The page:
An overview of positive and negative effects of gender-fair language use

Formanowicz, Magdalena Maria; Cisłak, Aleksandra; Sczesny, Sabine (8 July 2013). An overview of positive and negative effects of gender-fair language use (Unpublished). In: 36th Annual Scientific Meeting of the International Society of Political Psychology (ISPP). Herzliya, Israel. 08.07.-11.07.2013.

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The basic principle of gender-fair language is symmetric linguistic treatment of women and men.
Depending on the structure of the respective language, two principle strategies can be deployed to make a language gender-fair. In languages with few gender-differentiating forms, such as English, there is a tendency towards neutralization. Here, gender-unmarked forms such as police officer or chairperson are used to substitute the male-biased policeman or chairman. The second strategy, feminization, implies that feminine forms of human nouns are used more frequently and systematically to make female referents visible.Since the 1970s, gender-fair language has been suggested, if not prescribed, for both scientific and official texts and its positive effects are widely documented. The use of gender-fair language increases the cognitive availability of feminine exemplars. Also in an applied context women responding to job advertisements formulated in gender-fair language feel more motivated to apply for the position. However, "side effects" of gender-fair language have also been observed: For instance, women referred to with a gender-fair title (e.g. chairperson) were evaluated as lower in status than women referred to with a masculine generic (e.g. chairman). Similarily, social initiatives framed with the use of gender-fair language were evaluated less-favourably than initiatives using traditional language. This presentation presents the gender-fair language use in the framework of a social dilemma. In order to protect themselves (or initiatives they stand for) from being ascribed incompetence or a lower status, women may avoid feminine forms and thus contribute to the perpetuation of gender-unfair language, which may be detrimental for women in general. Raising awareness for this social concern, and framing it both in terms of group and individual interest can direct the discussion about gender-fair language into a broader perspective of gender equality.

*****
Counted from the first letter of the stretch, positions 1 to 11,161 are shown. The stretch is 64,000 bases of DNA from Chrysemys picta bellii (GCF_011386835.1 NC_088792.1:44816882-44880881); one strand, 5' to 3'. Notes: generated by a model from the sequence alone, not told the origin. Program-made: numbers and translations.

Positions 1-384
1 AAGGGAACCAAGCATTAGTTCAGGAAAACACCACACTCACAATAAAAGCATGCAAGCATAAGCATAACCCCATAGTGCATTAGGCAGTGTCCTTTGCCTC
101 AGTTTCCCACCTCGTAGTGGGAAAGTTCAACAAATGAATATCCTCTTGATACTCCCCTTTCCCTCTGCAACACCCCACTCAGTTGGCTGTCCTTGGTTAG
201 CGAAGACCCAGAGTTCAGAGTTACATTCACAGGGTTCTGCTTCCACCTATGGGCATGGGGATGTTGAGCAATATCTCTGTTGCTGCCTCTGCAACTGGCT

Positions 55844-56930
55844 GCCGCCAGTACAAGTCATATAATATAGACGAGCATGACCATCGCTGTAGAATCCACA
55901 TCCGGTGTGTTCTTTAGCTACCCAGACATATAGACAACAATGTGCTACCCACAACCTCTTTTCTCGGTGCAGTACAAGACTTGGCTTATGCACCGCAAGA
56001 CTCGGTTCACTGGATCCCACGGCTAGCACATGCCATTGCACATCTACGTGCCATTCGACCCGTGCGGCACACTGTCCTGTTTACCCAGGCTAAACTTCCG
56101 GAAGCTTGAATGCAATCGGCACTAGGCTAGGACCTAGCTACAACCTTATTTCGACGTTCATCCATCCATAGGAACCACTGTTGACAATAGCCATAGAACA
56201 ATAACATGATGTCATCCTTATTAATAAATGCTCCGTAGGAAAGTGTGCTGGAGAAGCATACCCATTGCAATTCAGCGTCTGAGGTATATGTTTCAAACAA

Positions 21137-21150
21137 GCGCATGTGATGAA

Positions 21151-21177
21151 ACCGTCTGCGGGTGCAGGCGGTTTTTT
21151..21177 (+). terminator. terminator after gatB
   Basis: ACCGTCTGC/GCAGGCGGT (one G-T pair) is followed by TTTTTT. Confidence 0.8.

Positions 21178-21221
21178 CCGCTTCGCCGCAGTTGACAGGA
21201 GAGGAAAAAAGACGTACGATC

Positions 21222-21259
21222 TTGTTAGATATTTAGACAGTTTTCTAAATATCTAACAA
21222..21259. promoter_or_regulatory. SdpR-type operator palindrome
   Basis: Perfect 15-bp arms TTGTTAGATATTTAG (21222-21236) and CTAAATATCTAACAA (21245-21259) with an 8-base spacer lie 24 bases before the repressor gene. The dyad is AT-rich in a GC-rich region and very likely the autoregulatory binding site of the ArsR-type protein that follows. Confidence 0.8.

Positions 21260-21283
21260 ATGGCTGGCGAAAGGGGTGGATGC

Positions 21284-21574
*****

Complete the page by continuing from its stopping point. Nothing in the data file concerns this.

Item Type:

Conference or Workshop Item (Paper)


07 Faculty of Human Sciences > Institute of Psychology > Social Neuroscience and Social Psychology

UniBE Contributor:

Formanowicz, Magdalena Maria and Sczesny, Sabine


300 Social sciences, sociology & anthropology




Irène Gonce-Gyr

Date Deposited:

20 Nov 2014 09:48

Last Modified:

20 Nov 2014 09:48


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